[MGSA-L] Modern Greek At Michigan: Fall 2015 Events

Vassilios Lambropoulos vlambrop at umich.edu
Sat Sep 5 06:20:23 PDT 2015

Upcoming Events
Free and open to the public
Lecture: Visually Demolished and Textually Reconstructed: The Middle Ages in Contemporary Crime Fiction
Panagiotis A. Agapitos, Professor of Byzantine literature, University of Cyprus
4PM Monday, Oct. 12, 1636 International Institute/SSWB, 1080 S. University, UM
The talk will be based on Agapitos’s own experiences writing detective novels set in Byzantium and on his studies of medievalist films and novels.

This event is part of the Conversations on Europe lecture series presented by the Center for European Studies.

Screening: Jewish and Greek in Turbulent Times
Introduction by Director Vassilis Loules
7PM Thursday, Oct. 22, Chemistry Building, Rm 1210/930 N. University Ave., UM
Screening of two-hour film Kisses to the Children (2012), in Greek with English subtitles.  
Kisses to the Children is a documentary about the Jewish community in Greece based on testimonies of Greek Jewish survivors who spent the German occupation in hiding and talk about their lives.  This tribute to the once vibrant Greek Jewish communities before the war is complemented by rare archival material made in occupied Greece by German soldiers and Greek patriots.

Co-sponsored by The Jean & Samuel Frankel Center for Judaic Studies.

Lecture: Xenitia or the State of Being a Foreigner: Juxtaposing Realities, Interpreting Encounters
Pavlos Kavouras, Professor of Cultural Anthropology and Chair of the Department of Ethnomusicology and Cultural Anthropology, School of Music, University of Athens
12PM Friday, October 30, Classics Library, Angell Hall, Rm 2175, UM
The idea of xenitia, the state of being a foreigner, in addition to its historical importance for Greek culture, bears an ecumenical significance.  Actually lived experiences of otherness, be they of practical, reflexive or spiritual nature, are differentiated instances of humanity’s dynamic encounter with nature, society and self-awareness. The condition of foreign-ness may be seen as a symbolic bridge bringing together different cultural aspects of the contemporary globalized world. This talk will be of interest to people in fields such as anthropology, classics, archaeology, sociology of religion, cultural and literary studies, and ethnomusicology.

Co-sponsored by The University Seminars Program of the Alexander S. Onassis Public Benefit Foundation (USA).

Lecture: The Audacity of Truth: Aris Alexandrou’s Modern Greek “Antigone”
Gonda Van Steen, Professor in Greek Studies, University of Florida
4PM Monday, November 2, Michigan Rm, Michigan League, 911 N. University, UM
A talk on a little-known Greek historical tragedy that takes place during the 1940s. Two UM Theater undergraduates, John-Alexander Sakelos and Anastasia Zavitsanos, will perform excerpts from the play.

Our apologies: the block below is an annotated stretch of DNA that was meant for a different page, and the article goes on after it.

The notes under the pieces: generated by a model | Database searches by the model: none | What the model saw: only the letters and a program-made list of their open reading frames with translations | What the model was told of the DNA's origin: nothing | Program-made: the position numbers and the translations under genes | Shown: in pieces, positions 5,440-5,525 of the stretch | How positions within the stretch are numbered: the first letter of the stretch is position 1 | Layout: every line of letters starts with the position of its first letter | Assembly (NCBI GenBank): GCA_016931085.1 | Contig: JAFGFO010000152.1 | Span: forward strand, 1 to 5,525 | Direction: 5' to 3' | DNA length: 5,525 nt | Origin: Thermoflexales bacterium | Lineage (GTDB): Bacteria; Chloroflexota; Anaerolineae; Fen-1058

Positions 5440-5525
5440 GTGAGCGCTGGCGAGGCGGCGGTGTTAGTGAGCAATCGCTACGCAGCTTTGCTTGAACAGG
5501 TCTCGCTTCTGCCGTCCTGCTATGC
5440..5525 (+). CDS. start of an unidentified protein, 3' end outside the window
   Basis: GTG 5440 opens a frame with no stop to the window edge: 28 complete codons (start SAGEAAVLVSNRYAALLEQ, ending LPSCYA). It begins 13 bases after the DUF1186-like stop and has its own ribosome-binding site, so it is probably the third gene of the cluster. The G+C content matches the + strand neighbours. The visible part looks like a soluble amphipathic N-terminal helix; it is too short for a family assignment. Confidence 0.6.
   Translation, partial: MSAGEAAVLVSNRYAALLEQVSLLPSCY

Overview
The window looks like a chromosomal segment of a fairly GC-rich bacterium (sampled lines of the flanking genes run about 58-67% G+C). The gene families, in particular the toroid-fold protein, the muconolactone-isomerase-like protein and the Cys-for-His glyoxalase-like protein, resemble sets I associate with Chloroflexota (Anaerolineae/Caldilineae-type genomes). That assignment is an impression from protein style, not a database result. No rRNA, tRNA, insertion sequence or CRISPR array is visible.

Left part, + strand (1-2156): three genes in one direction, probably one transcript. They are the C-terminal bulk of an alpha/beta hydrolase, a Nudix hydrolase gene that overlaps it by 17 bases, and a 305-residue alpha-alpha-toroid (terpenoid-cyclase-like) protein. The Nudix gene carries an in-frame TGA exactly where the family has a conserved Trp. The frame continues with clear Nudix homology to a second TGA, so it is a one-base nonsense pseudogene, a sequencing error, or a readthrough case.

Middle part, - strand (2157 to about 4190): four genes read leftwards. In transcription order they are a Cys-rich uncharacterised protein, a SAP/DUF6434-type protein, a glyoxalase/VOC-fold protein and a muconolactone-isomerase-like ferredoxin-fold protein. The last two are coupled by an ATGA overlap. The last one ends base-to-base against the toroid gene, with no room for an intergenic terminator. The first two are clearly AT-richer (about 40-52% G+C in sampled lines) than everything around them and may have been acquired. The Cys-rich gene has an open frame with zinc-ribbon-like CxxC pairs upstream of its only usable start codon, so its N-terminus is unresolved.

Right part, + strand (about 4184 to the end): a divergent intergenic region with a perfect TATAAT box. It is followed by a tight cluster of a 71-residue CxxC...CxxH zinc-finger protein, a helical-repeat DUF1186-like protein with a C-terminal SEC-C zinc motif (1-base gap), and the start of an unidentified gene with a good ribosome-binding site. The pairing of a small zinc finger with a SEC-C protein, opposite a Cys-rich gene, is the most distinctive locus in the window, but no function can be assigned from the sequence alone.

Co-sponsored by Contexts for Classics.

Lecture: Greece: What Happened?
Stathis N. Kalyvas, Arnold Wolfers Professor of Political Science; Director, Program on Order, Conflict, and Violence; Yale University
4PM Tuesday, November 10, 1636 International Institute/SSWB, 1080 S. University, UM
In this lecture, Professor Kalyvas will review the various stages of the “Greek Crisis” from its eruption in 2009 to the present. He will consider its place in the broader context of Greek history and the process of European integration, both monetary and political, comparing and contrasting political and economic dynamics, as well as domestic, European, and international ones. This lecture will draw on the arguments of his recently published book, Modern Greece: What Everyone Needs to Know (Oxford University Press, 2015).

Organized by the Weiser Center for Emerging Democracies.

Lecture: To Amphipolis and Back Again: Crisis Management, Heritage Politics, and Grassroots Activism as “New Heritage” in Greece
November 3, Time/Location TBD, refer to: www.lsa.umich.edu/modgreek
Despina Margomenou, Lecture IV in Modern Greek, Department of Classical Studies, University of Michigan

Part of the UM Museum Studies Fall Lecture Series Cultural Heritage at Risk.

Conference: Power and the Mediterranean
November 13 - 15, location TBD, refer to: meditopos.rll.lsa.umich.edu/the-meditopos-conference/
In the 2014 Blackwell Companion to Mediterranean History, Brian Catlos writes, “The ethno-religious diversity of the Mediterranean cannot be considered in isolation from the relationships of power that characterized the region.” What then, are these power relationships? What kinds of power—colonial, imperial, ethnic, religious, gendered, racial, symbolic—have been relevant to the Mediterranean area?

Organized by Meditopos, the University of Michigan Interdisciplinary Workshop on Mediterranean Studies, founded in 2009.

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University of Michigan, Modern Greek Program · 2160 Angell Hall · Ann Arbor, Mi 48109 · USA                                         

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